I almost dislike it enough to avoid it altogether. But, I also have a business that I want to share about, and I have so many connections whose work is really valuable and I want to know what they are up to!

A tenuous truce prevailed for a long time, and I continued my lackluster participation on social media.

About 4 years ago, however, I was this close to shutting down all of my social media channels. The divisiveness and coercion and cancel culture and sheer outrage pulsating through these channels were just too much for me.

I kept coming back to the same question: What, actually, is the point of all this? Is there EVEN REALLY a point to it all? <- Bringing us full circle to the social media reckoning.


Saved by Social Physics

At this critical juncture, with my finger hovering over the “delete account” button on Facebook, I re-read the book Social Physics, by Alex Pentland.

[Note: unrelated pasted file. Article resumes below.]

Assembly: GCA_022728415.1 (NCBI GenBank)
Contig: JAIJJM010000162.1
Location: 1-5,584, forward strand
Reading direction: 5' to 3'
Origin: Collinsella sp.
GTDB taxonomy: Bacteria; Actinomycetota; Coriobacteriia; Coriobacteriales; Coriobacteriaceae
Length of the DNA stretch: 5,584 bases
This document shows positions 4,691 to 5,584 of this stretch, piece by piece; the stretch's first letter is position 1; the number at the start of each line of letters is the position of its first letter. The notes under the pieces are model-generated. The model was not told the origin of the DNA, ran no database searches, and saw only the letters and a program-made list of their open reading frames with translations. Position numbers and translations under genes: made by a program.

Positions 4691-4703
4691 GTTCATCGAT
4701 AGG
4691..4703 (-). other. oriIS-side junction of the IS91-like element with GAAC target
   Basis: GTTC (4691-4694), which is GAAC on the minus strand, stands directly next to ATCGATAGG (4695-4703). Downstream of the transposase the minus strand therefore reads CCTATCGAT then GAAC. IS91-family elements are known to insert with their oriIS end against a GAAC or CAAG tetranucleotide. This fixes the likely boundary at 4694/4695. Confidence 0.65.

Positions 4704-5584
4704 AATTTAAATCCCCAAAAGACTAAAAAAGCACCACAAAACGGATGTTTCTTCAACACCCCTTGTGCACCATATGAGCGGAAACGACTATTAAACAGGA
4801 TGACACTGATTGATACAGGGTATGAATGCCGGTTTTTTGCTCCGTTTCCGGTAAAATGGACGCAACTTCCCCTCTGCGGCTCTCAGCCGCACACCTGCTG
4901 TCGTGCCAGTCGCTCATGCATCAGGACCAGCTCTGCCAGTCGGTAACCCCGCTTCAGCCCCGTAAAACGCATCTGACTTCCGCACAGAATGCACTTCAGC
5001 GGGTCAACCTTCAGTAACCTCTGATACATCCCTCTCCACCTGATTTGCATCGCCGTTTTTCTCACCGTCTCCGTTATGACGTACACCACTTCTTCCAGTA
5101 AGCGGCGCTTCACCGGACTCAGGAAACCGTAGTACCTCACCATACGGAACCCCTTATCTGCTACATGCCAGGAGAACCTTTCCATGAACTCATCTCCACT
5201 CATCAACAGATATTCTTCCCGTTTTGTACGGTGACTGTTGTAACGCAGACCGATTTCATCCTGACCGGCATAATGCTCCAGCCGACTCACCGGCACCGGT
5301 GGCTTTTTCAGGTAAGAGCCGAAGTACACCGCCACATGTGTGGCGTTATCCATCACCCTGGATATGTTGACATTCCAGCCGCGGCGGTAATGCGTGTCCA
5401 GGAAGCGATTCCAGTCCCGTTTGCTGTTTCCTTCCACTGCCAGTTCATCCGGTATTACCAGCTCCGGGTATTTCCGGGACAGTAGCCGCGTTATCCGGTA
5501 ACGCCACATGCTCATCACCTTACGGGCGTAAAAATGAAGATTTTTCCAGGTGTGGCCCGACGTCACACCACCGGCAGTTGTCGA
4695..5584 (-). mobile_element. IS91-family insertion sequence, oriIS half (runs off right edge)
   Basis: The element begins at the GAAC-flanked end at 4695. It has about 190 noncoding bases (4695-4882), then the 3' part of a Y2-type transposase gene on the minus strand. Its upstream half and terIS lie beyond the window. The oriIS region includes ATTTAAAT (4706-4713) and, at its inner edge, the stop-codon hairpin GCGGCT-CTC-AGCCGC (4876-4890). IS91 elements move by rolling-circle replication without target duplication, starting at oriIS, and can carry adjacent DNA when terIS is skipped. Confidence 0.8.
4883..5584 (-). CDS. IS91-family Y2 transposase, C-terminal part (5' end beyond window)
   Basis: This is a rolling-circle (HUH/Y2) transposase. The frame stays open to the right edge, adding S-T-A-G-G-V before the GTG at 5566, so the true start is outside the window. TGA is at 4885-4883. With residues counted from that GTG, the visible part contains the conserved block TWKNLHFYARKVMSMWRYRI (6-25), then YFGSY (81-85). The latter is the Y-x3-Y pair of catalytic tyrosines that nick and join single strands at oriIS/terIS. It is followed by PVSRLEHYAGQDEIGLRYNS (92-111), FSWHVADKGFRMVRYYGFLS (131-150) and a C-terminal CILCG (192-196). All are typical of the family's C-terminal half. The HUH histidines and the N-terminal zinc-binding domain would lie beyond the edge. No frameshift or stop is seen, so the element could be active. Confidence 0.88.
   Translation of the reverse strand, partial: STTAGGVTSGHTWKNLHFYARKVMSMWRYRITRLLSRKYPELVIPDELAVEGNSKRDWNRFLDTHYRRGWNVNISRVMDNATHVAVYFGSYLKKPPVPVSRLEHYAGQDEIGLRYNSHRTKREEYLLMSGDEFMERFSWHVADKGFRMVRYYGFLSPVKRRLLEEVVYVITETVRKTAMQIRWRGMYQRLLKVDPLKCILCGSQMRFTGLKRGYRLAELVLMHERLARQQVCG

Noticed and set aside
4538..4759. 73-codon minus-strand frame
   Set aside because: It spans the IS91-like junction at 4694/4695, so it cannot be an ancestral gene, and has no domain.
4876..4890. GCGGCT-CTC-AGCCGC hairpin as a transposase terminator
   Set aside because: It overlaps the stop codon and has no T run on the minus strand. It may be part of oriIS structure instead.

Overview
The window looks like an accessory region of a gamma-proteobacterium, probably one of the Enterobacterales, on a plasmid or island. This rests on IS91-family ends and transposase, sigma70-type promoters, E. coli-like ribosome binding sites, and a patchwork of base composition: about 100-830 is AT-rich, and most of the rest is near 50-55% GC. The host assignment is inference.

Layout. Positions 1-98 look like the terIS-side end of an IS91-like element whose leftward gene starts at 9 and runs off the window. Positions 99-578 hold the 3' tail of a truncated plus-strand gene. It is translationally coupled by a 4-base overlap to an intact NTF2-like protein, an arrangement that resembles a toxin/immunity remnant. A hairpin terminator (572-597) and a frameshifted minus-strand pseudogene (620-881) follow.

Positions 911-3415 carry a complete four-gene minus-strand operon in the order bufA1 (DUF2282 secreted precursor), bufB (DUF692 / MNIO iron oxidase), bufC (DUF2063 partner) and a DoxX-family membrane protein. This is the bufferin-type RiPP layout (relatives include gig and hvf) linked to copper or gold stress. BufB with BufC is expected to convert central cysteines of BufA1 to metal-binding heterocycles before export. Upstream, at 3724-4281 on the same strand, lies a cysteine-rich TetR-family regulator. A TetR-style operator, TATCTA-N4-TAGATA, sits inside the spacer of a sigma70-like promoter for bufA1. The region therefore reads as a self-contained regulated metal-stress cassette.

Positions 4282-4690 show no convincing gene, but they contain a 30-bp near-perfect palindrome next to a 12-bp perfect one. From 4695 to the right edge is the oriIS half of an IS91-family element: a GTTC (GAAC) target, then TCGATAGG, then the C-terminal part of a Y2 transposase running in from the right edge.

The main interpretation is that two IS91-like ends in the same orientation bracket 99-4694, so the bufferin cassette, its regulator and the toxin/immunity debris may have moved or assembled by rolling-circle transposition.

In this (fascinating but dense) book, I was reminded of two things:

  1. The fundamentally social nature of ideas. Essentially, ideas die in isolation and can become a cultural force when shared.
  2. Our progress as a species stagnates and we are much more likely to fall prey to our worst instincts without powerful, new ideas circulating and influencing the zeitgeist.

In short: If I believe that my ideas matter (I do) and I believe that my client’s ideas matter (I totally do) then I needed to figure out how to help our ideas get the best flow. This includes the tool of social media but also other access points that we can create to our network, like events or slack channels or masterminds.

And– BONUS!– because our commitment to the idea is what guides our decisions, we are less tempted to slide down the slippery slope of algorithm-induced, worst-practice efforts that trade integrity for engagement.

Ok, actually, that’s the end of the rant.

Let’s talk about ties

One key idea in social physics is that ideas pass differently depending on the strength of the connections through which it flows. You may have heard of social networking theory and the specific “theory of weak ties” that are used to advance the idea that job opportunities come through friends of friends.